On Saturday November 22nd SPD will take the new students on a tour at the Venice Biennale of Architecture that…
Length of the course 10 months
Start October 2017
The OneYear course in Product Design is taught following a single theme approach with cycles of lessons on theory integrated with workshop exercises and subjects. In this way students can acquire the solid cultural, methodological and operative foundations and can opt to pursue their education further by applying for following a Master’s course in Industrial Design or Interior Design.
Characteristics and aims
The OneYear Course is aimed at providing basic training for product and interior designers. This aim is achieved through a well balanced teaching programme that solidifies the necessary methodological tools for approaching a project. Topics covered in the course are included in the study plan so as to consolidate historical and cultural backgrounds and provide a conceptual framework to refer to. This includes portrayal techniques, theory and the physiology of perceived phenomena. General training, on the other hand, aims to provide the mastery of technical and technological instruments, the understanding of operative supports, and the vocabulary of product design and product systems design. Lessons are directly relevant to the requirements and skills needed for the Master’s year, which is the ideal continuation of this course.
The OneYear Course lasts for one academic year from October to July. Attendance is compulsory and full-time commitment is required including the participation to lessons, class exercises, visits and the individual study.
- Technology Of Materials
A designer is continually expected to come up with the most suitable form for a product to fulfil a particular function, a form that is achieved by modelling a material or a mixture of materials using appropriate technologies. This implies that a designer also has to choose, from a variety of raw materials, the material that for a whole series of factors is best suited to being modelled, cut, joined and refined so as to produce the best possible piece of work. It is therefore indispensable, as far as materials are concerned, to understand their particular characteristics, the technologies suitable for working with them and other phenomena relevant both to their production cycle and life cycle. The program offers a complete view of the principal categories of materials.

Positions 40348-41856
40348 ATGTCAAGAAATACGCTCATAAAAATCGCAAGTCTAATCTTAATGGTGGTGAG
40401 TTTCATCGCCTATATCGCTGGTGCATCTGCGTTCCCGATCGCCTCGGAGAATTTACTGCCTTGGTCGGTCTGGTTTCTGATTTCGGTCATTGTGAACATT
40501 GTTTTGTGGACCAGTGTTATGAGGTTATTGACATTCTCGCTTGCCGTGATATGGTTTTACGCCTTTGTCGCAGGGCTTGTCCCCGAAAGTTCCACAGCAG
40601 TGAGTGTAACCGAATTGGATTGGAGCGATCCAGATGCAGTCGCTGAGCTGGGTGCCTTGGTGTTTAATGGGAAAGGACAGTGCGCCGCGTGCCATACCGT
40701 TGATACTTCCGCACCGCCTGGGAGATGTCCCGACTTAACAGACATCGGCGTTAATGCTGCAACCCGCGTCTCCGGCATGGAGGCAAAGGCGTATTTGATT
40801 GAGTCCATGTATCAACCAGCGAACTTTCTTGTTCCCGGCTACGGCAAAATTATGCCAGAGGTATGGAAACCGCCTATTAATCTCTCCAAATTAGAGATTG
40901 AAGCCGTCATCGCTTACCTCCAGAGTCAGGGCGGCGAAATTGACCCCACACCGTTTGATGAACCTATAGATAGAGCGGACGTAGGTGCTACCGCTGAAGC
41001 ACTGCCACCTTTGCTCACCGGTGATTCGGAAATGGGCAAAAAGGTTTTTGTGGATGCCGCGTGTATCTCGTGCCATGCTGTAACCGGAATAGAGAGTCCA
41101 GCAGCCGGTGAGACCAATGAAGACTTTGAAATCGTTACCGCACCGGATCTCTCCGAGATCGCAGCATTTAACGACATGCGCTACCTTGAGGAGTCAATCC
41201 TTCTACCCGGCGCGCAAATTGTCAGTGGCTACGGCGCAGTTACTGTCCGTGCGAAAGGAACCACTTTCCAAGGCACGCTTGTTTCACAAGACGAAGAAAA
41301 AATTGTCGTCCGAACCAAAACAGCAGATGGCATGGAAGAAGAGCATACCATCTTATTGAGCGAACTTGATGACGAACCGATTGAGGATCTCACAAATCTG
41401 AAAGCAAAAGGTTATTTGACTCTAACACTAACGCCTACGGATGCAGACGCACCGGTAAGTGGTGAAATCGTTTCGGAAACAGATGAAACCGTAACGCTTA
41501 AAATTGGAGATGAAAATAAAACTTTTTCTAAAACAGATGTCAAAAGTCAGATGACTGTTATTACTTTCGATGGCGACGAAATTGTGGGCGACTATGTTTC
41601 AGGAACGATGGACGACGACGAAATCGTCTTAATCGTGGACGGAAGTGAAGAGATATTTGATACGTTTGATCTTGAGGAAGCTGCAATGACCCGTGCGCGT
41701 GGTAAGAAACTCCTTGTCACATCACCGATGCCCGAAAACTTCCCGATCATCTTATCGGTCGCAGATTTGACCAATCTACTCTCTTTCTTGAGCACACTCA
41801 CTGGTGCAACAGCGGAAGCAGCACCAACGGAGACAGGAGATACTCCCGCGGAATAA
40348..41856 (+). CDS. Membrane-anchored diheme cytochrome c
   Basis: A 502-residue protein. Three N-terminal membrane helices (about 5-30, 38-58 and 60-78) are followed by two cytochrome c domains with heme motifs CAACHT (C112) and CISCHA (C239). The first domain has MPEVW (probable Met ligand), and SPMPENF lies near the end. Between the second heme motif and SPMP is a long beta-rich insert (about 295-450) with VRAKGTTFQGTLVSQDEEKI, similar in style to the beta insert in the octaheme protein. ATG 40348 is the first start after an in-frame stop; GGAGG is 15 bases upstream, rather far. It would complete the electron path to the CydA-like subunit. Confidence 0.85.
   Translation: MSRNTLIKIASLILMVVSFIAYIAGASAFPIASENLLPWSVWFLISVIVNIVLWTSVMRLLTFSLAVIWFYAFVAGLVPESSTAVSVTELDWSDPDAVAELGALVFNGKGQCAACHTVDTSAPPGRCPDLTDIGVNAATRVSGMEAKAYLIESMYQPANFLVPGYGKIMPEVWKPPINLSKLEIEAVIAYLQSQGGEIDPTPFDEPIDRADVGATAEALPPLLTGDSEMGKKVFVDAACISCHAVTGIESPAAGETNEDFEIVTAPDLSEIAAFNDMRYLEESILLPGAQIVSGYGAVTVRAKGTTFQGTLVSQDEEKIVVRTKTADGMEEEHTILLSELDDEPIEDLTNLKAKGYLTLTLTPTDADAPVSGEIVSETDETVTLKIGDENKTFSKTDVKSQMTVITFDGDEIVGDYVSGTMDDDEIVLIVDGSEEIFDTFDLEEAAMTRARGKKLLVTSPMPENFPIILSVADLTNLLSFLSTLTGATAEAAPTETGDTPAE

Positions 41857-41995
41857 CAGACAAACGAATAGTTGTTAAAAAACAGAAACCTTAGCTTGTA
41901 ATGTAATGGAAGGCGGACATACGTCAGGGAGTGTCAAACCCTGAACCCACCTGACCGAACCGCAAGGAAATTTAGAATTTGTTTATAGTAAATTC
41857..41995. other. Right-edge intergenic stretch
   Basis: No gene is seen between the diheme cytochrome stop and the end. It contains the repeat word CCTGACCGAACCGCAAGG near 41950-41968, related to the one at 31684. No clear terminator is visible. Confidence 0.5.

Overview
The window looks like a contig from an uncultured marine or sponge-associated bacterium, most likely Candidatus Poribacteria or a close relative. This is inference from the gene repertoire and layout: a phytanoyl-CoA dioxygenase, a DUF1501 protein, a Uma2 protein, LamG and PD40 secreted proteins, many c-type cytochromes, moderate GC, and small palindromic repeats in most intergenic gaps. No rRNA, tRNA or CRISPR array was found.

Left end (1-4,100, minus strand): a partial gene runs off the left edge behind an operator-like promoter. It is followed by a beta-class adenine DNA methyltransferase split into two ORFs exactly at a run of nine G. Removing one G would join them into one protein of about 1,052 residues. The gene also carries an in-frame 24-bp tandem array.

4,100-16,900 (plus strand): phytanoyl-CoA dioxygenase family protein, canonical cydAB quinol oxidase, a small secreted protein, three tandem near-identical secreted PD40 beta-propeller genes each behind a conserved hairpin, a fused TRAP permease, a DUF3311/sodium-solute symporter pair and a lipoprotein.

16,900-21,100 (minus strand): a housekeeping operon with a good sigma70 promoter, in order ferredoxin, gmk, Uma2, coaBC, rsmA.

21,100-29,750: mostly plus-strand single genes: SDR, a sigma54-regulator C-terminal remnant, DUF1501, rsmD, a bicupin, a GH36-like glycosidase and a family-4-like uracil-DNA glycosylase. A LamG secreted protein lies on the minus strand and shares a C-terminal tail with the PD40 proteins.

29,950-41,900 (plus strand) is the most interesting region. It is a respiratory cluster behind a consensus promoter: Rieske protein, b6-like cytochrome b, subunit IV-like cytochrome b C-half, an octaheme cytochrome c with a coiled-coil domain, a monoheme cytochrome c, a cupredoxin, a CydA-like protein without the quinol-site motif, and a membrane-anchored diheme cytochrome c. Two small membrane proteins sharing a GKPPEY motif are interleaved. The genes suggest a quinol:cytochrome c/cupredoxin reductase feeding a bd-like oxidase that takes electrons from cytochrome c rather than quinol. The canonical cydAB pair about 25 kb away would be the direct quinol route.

– Materials trough history
– Materials, technology and Industrial Design
– Structural materials: definition and classification
– Fundamentals regarding the structures of materials
– Ferrous and non-ferrous metals and dusty metallurgy: general properties and characteristics
– Characterization of principal physical, mechanical and chemical properties of the metals
– Metal processing: moulding, cutting, joining and finishing
– Breaking materials
– How to give metals resistance
– Steel; cast iron; copper, aluminium, titanium and magnesium alloys: their properties and applications
Innovative ceramic materials
– Traditional ceramics vs innovative ceramincs
– Properties , processes, types and applications
– Principal types, references to working processes and treatments
– Natural wood: technological properties and qualification criteria, main areas of use
– Semi-manufactured products in natural wood: general particulars, types, application characteristics
– Wood-based semi-manufactured products and panels: general particulars, types, application characteristics
– Wood-based semi-manufactured products and special panels: general particulars, types, application characteristics
-Types, processing, characteristics
- Interior Design Foundations
The course starts from the basis of interior design considered both as a methodology and as a process and carries out increasingly complex projects focused on a variety of themes that range from domestic environments to selected areas or functions into wider settings.
The goal here is to enable students to face design issues, phases and techniques related to development of interiors. The crucial need for a sound methodology in the design practice will be addressed in a relevant way by analyzing the main components of every project: sign, functions, perceptions, colours and patterns, technologies, ergonomics.
The programme develops through a blend of theoretical lectures and practical exercises. Individually or in small groups, students will have to carry out the assigned tasks and tackle the different phases in the design process: research, concept, mood and layout, colour and trim, furniture, final presentation.
Attendance to this course demands a relevant commitment in terms of weekly deliveries, research and overall workload.
- Computer Design I, I I
The aim is learning the tools and basic dynamics of graphic design through the use of technological equipments and applications such as the Adobe softwares.
Photoshop and Illustrator are the leading programmes for dealing with bitmap and vectorial images and are extensively used by web designers, illustrators, photographers, graphic designers in publishing and multimedia.
The integration of these programs enables an enormous number of creative developments, as long as their features are thoroughly understood and their purpose is clear and consistent with the overall design approach. During the one-year course students will deepen the necessary information to gain a professional control of their functions.
The course’s methodological approach emphasises content. Exercises focus on the analysis of graphic elements: exercises in formal composition (configuration) and study of the nature and design applications of colours deriving from theoretical experiences of the psychology of perception and colour theory.